Siren's Song by Heather Kuehl


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Post February 14, 2011, 11:44:51 AM

Siren's Song by Heather Kuehl

Did I comment about this one when it was originally published in Aphelion? I can't recall.

Anyway, based on what I've been told, this one may be wordier than what is preferred by many current composers of haiku in English, but I still like it a lot. There is some debate over the continued use of the 5-7-5 format, with certain corners of haiku-dom claiming English haiku with fewer than seventeen syllables more closely match the minimalism of Japanese haiku. However, I think whether or not a piece works is more important than the precise syllable count a piece possesses, and I think this piece works just fine as-is. I love the revelation that the siren is calling them in to end her loneliness. It gives the piece some emotional appeal. It gives it a heart (which is appropriate for Valentine's Day).
"I'm going to do what the warriors of old did. I'm going to recite poetry!"

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Post February 14, 2011, 10:58:21 PM

Re: Siren's Song by Heather Kuehl

It gets into whether we can call it Haiku or not.
Siren's Song is 5 7 6, and her newest one Apocalypse is 6 7 6.
Do we call that Haiku anymore? It's not so clear.
Are they good poems? Sure.

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Post February 20, 2011, 09:44:44 PM

Re: Siren's Song by Heather Kuehl

So many markets encourage authors to deviate from 5 7 5 now, at least that's how it seems. I try to keep the pattern similar (6 8 6 for example) but I don't stress on it. To me, it's about the story I'm telling not the number of syllables I use.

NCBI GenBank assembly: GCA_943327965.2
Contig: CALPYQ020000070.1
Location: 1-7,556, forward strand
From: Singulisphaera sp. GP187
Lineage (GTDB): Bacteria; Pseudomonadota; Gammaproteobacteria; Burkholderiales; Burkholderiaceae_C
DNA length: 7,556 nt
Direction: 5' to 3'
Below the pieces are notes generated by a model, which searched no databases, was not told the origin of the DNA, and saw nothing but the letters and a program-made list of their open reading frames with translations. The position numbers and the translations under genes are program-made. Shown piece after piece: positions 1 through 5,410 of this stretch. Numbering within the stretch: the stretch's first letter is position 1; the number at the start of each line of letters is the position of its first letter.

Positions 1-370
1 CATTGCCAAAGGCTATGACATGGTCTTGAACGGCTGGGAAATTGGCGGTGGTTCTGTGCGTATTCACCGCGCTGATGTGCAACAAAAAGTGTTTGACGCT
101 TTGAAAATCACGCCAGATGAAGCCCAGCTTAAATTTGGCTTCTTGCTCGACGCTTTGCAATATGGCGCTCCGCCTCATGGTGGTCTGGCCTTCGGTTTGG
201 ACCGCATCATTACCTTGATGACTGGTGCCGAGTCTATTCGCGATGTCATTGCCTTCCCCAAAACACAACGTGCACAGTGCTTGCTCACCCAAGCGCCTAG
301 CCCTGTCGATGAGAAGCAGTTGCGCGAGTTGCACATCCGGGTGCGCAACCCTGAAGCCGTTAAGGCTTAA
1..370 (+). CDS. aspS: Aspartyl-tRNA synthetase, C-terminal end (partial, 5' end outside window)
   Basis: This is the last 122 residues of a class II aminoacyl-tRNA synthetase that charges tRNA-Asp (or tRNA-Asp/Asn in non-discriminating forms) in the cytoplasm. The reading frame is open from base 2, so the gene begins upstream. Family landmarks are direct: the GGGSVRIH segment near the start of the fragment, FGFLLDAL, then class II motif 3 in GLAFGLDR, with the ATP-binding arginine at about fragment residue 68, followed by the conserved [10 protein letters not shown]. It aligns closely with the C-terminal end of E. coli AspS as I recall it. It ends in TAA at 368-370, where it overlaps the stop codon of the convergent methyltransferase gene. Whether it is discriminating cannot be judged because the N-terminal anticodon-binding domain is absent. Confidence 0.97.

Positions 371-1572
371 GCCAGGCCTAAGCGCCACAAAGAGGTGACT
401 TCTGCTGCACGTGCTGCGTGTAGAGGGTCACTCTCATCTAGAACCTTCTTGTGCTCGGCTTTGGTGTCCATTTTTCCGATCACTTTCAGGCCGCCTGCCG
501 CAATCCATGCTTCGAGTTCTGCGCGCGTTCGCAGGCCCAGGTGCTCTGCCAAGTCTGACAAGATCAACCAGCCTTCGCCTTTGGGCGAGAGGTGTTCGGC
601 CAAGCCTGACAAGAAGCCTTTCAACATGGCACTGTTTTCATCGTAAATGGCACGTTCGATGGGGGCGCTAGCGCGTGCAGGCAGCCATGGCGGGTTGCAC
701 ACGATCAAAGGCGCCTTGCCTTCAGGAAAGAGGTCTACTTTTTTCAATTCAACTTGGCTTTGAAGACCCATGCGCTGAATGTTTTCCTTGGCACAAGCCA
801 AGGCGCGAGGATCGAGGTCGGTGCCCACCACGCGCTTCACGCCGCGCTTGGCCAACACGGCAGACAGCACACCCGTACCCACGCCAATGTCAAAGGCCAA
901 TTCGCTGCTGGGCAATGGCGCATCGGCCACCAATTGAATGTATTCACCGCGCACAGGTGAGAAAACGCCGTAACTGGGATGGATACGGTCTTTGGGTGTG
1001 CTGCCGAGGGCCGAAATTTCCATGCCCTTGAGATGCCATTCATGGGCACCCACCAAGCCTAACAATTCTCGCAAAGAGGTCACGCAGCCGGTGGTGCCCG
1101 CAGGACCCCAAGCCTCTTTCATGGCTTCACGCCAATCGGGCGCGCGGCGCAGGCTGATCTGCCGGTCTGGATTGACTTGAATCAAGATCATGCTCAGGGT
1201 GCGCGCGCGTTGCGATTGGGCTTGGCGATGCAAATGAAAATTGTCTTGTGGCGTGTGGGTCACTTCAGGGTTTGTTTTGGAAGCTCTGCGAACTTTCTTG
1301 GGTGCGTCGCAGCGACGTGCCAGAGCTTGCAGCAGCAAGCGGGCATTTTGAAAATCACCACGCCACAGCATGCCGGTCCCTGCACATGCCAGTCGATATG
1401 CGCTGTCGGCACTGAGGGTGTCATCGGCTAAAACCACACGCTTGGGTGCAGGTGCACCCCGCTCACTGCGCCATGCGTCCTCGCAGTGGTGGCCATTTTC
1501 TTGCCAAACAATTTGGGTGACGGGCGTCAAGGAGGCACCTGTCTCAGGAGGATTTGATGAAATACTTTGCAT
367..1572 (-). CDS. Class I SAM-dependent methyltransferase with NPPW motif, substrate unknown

As to what to call it... I don't know. I call them haikus until someone tells me differently. :D
~Heather Kuehl~

Discover a world where dragons roam the skies and vampires own the night
http://www.heatherkuehl.com
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Post February 21, 2011, 11:58:59 AM

Re: Siren's Song by Heather Kuehl

So many markets encourage authors to deviate from 5 7 5 now, at least that's how it seems.


Indeed, many encourage a more minimalistic approach. I've had scifaiku/horrorku turned down for being "too wordy", although the very same market that did the rejecting had accepted and published "wordy" works of mine a year or so before that. The current trend seems to be for haiku and speculative haiku derivatives in English to be less than seventeen syllables.

Do we call this one a haiku, or not? Does it really matter?

Personally, I think whether or not the work works is more important than what to call it. I think the substance of the work is more important than it's label.

This work works. Some may call it a haiku, while others may not. Some may think it a proper haiku, while others may see it as being a bit improper. Does what it's called really change the fact that it works as-is? I don't think so.

In my eyes, this one certainly seems to be along the lines of a haiku. In my opinion, for the sake of categorization, it's closest to a haiku than to anything else. However, the gist of the piece is far more important than the category it's put into.


(For a somewhat outdated but still interesting take on scifaiku, and how scifaiku may deviate from 5-7-5, see the Scifaiku Manifesto:
http://www.scifaiku.com/what/
And a more recent re-evaluation of the Scifaiku Manifesto can be found here:
http://hooks-and-books.livejournal.com/4153.html)
"I'm going to do what the warriors of old did. I'm going to recite poetry!"

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